Thursday, June 27, 2013
Sports Photography 101 Part IV - Image Stabilization Feature On Lenses
Welcome to Part IV in this series of posts on sports photography. I'll start by reminding you yet again that what I say in these posts is strictly my opinion based on personal experience - what I do and how I do it works for me. There are many out there who do things differently and it works for them. Regardless of which way you elect to shoot, make sure you test out anyone's advice (including mine) for yourself before you give it a go on game day.
Today, we'll discuss something simple - the image stabilizing feature that comes with many newer lenses. Nikon calls it "VR" for "vibration reduction". If I'm not mistaken, Canon calls it "IS" or "image stabilization". TURN IT OFF. Not tomorrow or the day after, if your equipment is going to be used for sports photography, go to your camera bag right now and flip the switch(es) to OFF so you don't forget.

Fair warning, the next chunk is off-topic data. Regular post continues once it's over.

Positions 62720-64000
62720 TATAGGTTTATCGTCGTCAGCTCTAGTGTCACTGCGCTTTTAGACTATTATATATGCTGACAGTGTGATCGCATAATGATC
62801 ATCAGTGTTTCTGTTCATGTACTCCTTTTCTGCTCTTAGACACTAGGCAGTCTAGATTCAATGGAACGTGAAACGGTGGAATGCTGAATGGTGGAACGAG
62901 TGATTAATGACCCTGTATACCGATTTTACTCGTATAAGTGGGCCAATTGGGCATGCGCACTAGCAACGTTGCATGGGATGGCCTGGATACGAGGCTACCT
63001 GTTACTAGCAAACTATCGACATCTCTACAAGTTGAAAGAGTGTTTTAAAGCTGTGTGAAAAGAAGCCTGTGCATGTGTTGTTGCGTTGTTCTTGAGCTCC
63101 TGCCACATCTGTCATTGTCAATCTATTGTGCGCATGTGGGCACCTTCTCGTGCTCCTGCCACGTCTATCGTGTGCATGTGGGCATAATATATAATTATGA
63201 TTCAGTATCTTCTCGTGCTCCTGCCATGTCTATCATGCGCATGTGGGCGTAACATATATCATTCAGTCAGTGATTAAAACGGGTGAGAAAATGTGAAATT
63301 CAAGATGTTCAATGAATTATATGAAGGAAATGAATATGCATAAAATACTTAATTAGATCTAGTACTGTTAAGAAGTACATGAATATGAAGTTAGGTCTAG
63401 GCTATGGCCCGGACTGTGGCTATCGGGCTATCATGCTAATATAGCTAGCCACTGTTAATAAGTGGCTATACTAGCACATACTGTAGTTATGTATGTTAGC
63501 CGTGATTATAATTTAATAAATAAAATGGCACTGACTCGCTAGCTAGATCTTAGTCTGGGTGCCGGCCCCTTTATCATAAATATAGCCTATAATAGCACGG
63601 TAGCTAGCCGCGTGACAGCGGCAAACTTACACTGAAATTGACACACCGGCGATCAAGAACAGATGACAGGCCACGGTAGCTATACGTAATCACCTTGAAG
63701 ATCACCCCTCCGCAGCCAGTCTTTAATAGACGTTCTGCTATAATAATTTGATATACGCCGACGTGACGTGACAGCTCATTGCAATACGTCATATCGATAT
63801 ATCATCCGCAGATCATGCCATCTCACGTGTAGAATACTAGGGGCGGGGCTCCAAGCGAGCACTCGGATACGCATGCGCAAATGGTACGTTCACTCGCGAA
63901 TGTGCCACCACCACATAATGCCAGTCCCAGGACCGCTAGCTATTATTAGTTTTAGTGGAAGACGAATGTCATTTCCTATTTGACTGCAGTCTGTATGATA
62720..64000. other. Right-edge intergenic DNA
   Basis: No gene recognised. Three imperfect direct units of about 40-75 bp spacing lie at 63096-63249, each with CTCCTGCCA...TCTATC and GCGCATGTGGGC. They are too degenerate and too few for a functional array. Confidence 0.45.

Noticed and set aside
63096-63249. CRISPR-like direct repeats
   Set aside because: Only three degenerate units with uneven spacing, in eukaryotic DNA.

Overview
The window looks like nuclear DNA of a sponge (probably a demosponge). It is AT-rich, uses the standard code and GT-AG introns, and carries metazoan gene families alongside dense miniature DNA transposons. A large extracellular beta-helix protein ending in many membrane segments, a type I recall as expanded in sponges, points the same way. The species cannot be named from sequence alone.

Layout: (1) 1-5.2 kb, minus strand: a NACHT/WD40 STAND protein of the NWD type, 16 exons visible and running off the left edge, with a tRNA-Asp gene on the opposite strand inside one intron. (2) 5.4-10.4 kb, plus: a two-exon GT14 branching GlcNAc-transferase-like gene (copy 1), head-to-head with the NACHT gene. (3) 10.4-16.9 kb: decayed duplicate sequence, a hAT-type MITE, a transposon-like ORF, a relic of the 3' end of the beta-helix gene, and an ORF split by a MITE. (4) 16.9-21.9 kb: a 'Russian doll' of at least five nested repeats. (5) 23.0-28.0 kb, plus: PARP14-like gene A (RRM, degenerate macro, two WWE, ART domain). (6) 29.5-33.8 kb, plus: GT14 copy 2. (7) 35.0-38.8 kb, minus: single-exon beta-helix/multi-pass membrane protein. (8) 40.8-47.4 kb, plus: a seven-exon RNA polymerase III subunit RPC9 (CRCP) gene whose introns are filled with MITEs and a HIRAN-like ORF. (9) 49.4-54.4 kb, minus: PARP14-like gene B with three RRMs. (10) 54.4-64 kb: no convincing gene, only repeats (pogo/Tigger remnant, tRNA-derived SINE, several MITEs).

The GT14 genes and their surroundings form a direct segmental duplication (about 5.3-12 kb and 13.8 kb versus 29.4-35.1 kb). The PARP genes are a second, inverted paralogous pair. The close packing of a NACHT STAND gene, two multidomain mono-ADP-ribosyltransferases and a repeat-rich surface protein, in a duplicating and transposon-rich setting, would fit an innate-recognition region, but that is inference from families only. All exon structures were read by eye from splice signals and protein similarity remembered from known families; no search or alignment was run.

When I read advice blogs, posts or discussions on photography forums by well intentioned folks advocating the need to use VR when shooting sports I have to shake my head. I reiterate, I am the furthest thing from God's gift to sports photography but I try to develop a fairly good understanding of what my equipment does and doesn't do. I also make it a point to get some hands on, personal experience with the various features incorporated into my camera bodies and lenses rather than take the word of a part time Best Buy sales associate who thinks that a 16 MP point and shoot camera will take better quality photos than a 12 MP DSLR because it has more MP.
Don't misunderstand, in my view, VR is a wonderful advancement that has its moments, just like a lens that is capable of going to f22 and beyond has its moments. In either case, sports photography ain't one of those moments. The purpose of VR is to minimize the effects of camera shake in sloooooooowwwwwww shutter speed conditions. When using the shutter speeds necessary for freezing action (beginning at 1/500th second), VR will do absolutely nothing, unless e.g., you're shooting at a dead run or are being jostled about on a plane with turbulence.